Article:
Welcome to the Funk Lab

We strive to understand the evolutionary and ecological mechanisms that generate and maintain biological diversity using population genomics, experimental manipulations, and field studies. Our goal is to not only test basic evolutionary and ecological theory, but also directly inform policy and management decisions that will ultimately determine the fate of biodiversity.



Visitors to Funk Lab


Alisha Shah awarded an NSF Postdoctoral Research Fellowship in Biology!!!

Alisha will likely be doing some of this during her postdoc in Missoula.

Alisha Shah has been awarded an NSF Postdoctoral Research Fellowship in Biology to work with Dr. Art Woods at the University of Montana, Missoula, on a project that investigates how microclimates on aspen trees affect the growth, survival, and thermal […]

Congratulations to Maybellene Gamboa for receiving the Vice President for Research Fellowship!

The VPR fellowship is awarded to graduate students that conduct novel, interdisciplinary research at CSU and that exhibit an ability to communicate their work to a broad audience. Hundreds of CSU graduate students present their research at the annual CSU Graduate Student Showcase, and 40 presenters are selected to compete for a VPR Fellowship […]

Alisha wins the Ray Huey Award for Best Student Presentation at the Society for Integrative and Comparative Biology meeting!!!

Alisha presented her DDIG work that addresses why mayfly species ranges are more restricted than we would predict based on thermal breadth alone. Alisha and her colleagues hypothesized that temperature acts synergistically with species interactions, such as predation, to restrict mayfly range expansion. They predicted that as mayflies move to warmer or cooler streams, […]

Eva Bacmeister wins 1st place for talk at Front Range Student Ecology Symposium!

Congratulations to undergrad Eva Bacmeister for winning 1st place for her talk at the 2017 Front Range Student Ecology Symposium held at CSU! Eva’s talk was based on her independent study of how temperature variability shapes the evolution of swimming performance (an important thermal tolerance trait) in temperate and tropical aquatic insects. Her work […]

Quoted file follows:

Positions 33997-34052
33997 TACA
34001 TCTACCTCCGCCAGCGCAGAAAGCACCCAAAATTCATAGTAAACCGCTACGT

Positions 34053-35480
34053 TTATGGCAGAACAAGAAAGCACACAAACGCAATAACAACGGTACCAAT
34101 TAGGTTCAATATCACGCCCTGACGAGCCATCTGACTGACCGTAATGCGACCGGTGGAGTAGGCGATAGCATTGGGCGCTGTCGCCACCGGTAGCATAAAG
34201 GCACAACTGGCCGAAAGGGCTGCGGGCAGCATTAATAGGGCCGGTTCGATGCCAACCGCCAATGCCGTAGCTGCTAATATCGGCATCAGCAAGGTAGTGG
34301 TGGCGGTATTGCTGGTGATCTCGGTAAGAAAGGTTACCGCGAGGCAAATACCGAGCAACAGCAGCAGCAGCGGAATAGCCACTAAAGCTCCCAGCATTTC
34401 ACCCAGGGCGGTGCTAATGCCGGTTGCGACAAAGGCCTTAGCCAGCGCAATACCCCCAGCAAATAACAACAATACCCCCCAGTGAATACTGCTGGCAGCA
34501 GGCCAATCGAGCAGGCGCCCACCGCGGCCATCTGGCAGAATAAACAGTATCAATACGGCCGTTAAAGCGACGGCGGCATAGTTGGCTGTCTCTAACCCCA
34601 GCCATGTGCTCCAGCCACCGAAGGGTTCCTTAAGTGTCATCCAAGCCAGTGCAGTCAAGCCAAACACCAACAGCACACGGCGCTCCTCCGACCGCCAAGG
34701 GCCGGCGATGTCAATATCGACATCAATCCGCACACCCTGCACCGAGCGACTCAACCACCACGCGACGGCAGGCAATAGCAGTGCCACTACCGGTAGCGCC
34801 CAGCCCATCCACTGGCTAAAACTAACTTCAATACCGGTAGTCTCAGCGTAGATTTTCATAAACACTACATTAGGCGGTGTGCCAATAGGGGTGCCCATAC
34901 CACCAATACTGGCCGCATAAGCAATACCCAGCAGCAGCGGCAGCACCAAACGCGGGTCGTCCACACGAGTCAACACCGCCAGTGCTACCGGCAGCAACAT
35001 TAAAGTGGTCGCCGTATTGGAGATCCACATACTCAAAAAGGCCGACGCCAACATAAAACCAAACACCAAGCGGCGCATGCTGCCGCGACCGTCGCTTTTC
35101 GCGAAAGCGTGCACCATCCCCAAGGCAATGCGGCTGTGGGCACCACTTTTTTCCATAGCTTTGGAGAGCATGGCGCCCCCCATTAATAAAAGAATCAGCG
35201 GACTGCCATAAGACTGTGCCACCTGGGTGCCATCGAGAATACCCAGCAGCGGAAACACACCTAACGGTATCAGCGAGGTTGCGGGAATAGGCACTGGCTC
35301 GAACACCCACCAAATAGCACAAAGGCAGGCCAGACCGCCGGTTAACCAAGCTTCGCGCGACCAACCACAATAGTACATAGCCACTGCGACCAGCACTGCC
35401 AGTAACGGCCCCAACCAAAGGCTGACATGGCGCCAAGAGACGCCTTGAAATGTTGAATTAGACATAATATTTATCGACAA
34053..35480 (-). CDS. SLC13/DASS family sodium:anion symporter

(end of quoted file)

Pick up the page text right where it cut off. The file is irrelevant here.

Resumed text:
Alisha Shah awarded an NSF Doctoral Dissertation Improvement Grant!!!

For her PhD work, Alisha has explored the effect of temperature in setting the range limits of temperate and tropical aquatic insects. So far, she has found that temperate insects that experience wide seasonal fluctuations in temperature typically have broader thermal breadths and can remain active over a wider range of temperatures. On the […]

Sarah Fitzpatrick wins 2017 ASN Young Investigator Award!!!

A huge congratulations to Dr. Sarah Fitzpatrick for being awarded the prestigious Young Investigator’s Award from the American Society of Naturalists!!! See the official announcement here and the CSU SOURCE story here.

Future Earth and the Global Biodiversity Center land grant for sustainability science

  Congratulations to Josh Tewksbury, director of the Colorado Global Hub of Future Earth, and W. Chris Funk, director of the Global Biodiversity Center at Colorado State University’s School of Global Environmental Sustainability, for receiving a $2 million grant from the Gordon and Betty Moore Foundation to fund sustainability science projects. See the […]

Funk lab undergrad–Jill Gerberich–awarded an NSF Graduate Research Fellowship!

Jill Gerberich with leatherback sea turtle in Trinidad.

Congratulations to Jill Gerberich for being awarded an NSF Graduate Research Fellowship!!! This is a very prestigious fellowship awarded to promising students to pursue a PhD. Jill has been an undergraduate researcher in the Funk lab for four years helping former PhD student Sarah Fitzpatrick […]

Mónica Páez-Vacas awarded an NSF Doctoral Dissertation Improvement Grant!!!

Mónica in her native habitat, the Ecuadorian Andes.

Congratulations to Mónica Páez-Vacas for being awarded an NSF Doctoral Dissertation Improvement Grant (DDIG) to add genomics to her dissertation research. Mónica’s research has uncovered phenotypic divergence in size, calls, color, and thermal tolerance in the poison frog Epipedobates anthonyi across replicate elevational gradients in […]

Alisha Shah won the College of Natural Sciences Top Scholars Award for ‘Best Poster in Ecology’ at the Graduate Student Showcase on November 11th 2015!

Alisha explaining her results to an onlooker

Alisha presented her finding that tropical mayflies in the Andes have narrow thermal optima, which closely match the range of temperatures they experience in their native streams. But their temperate counterparts in the Rocky Mountains have much broader thermal optima, which appear to match the wider […]